You don’t need to do anything to prepare for SINUVA placement, but your doctor may provide you with specific instructions prior to the procedure. Talk to your doctor if you have questions.

How long does the SINUVA procedure take?

The whole procedure typically takes less than an hour, usually 30 to 40 minutes. This includes 10 to 30 minutes to numb your nose and about 5 to 10 minutes to place SINUVA.

What risks are associated with the placement of SINUVA?

Insertion of SINUVA has risks similar to other endoscopic sinus procedures. It may also cause local side effects such as nosebleed and injury to nerves or blood vessels in the nose/sinus, serious allergic reactions, weakened immune system, and adrenal insufficiency. The most common side effects of SINUVA in clinical studies were bronchitis, cold symptoms, middle ear infections, headache, lightheadedness or dizziness, asthma, and nosebleeds. During post-approval use of SINUVA, implant migration, lack of efficacy, nasal pain, headache, and nosebleeds, were also identified as side effects.

Will I feel SINUVA in my sinus?

In clinical trials, most patients (over 85%) felt no pain to mild pain/pressure following placement.

How long will SINUVA stay in my sinus?

SINUVA is designed to stay in your sinus and deliver medicine over the course of 90 days. Your doctor will remove SINUVA 90 days after placement or sooner.

Do I need to take other medications with SINUVA?

You should talk with your doctor to determine what treatments you may need following the SINUVA procedure.

For how long does the medicine in SINUVA work?

SINUVA is designed to deliver anti-inflammatory medicine over the course of 90 days. Based on preclinical animal studies, about 80% of the anti-inflammatory medicine will be supplied in the first 60 days after placement.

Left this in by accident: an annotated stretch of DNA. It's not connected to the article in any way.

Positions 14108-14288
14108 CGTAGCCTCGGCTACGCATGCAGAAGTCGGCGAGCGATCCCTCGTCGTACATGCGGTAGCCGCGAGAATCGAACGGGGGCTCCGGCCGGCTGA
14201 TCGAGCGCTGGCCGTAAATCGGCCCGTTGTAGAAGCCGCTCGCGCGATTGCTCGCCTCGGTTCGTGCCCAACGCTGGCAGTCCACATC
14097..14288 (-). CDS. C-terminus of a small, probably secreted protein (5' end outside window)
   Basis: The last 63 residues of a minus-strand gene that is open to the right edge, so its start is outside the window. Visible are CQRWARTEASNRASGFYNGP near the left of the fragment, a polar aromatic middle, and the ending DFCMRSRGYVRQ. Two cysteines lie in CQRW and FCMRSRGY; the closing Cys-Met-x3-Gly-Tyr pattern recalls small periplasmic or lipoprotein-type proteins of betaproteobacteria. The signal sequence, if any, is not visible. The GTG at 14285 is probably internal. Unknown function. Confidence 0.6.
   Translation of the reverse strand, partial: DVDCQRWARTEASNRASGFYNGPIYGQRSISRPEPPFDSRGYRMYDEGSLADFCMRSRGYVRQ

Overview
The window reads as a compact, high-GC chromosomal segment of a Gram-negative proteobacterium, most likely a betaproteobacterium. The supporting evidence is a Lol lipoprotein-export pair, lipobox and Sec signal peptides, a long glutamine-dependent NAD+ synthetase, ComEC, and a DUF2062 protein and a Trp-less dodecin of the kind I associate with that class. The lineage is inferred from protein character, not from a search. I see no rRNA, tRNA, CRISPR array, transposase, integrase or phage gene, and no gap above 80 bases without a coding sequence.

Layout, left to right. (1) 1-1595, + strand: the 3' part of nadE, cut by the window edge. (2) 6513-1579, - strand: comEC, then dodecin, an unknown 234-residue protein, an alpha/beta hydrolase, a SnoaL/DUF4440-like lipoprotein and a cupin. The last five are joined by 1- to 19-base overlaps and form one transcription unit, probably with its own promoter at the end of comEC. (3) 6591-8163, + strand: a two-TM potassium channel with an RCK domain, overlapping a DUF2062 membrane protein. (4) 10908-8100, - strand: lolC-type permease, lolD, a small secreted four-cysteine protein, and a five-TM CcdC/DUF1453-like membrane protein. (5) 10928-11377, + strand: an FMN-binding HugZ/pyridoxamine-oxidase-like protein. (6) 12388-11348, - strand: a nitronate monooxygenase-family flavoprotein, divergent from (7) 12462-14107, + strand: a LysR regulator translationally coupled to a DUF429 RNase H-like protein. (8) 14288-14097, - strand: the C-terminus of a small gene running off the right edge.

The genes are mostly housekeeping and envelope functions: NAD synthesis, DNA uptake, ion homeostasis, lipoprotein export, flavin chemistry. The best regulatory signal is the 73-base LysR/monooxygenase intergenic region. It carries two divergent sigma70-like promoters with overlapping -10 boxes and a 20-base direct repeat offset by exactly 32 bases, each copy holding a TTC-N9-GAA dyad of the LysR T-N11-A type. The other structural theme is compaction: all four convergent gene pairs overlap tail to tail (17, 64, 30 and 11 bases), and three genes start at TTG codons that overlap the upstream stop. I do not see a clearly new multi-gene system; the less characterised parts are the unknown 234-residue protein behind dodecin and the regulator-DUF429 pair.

Do I need to take other medications with SINUVA?

You should talk with your doctor to determine what treatments you may need following the SINUVA procedure.

Does SINUVA require routine office visits?

No. SINUVA will be placed in your ethmoid sinus and does not have to be administered routinely. After placement of SINUVA, your doctor will let you know how often he/she will check your progress. Your doctor will remove SINUVA 90 days after placement or sooner.

Mometasone furoate nasal spray.

SINUVA was studied in a clinical trial with 201 patients who received SINUVA and daily steroid nasal spray, and 99 patients who were given daily steroid nasal spray alone. All patients were indicated for revision endoscopic sinus surgery at enrollment.

§ About 6 out of 10 patients treated with SINUVA and daily steroid nasal spray no longer needed repeat sinus surgery after 90 days compared to about 4 out of 10 patients treated with daily steroid nasal spray alone.

* The safety of SINUVA was established in 400 patients in 2 clinical trials.

Indication and Important Safety Information

See More

INDICATION

SINUVA Sinus Implant is a prescription steroid-releasing (mometasone furoate) implant indicated for the treatment of nasal polyps in patients 18 years or older who have had ethmoid sinus surgery.

IMPORTANT SAFETY INFORMATION

Who should not use SINUVA?

Do not use SINUVA if you are allergic to mometasone furoate or any ingredients of the implant.

What should I tell my doctor before receiving SINUVA?

Before you receive SINUVA, tell your doctor about all medical conditions you have including nasal/sinus problems (such as nasal ulcers or trauma), eye problems (such as glaucoma or cataracts), or any untreated fungal, bacterial, or viral infections.

What are the possible side effects of SINUVA?

Serious side effects of SINUVA can include:

  • Local reactions including nosebleed and injury to nerves or blood vessels in the nose/sinus.

  • Serious allergic reactions have happened in patients using mometasone furoate including rash, itching or swelling of the lips, face, tongue, and throat, and breathing problems. Call your doctor right away if you have any of these reactions.

  • Weakened immune system that may increase your risk of infections. Avoid contact with people who have contagious diseases such as chickenpox or measles. Call your doctor right away if you have been near someone with chickenpox or measles.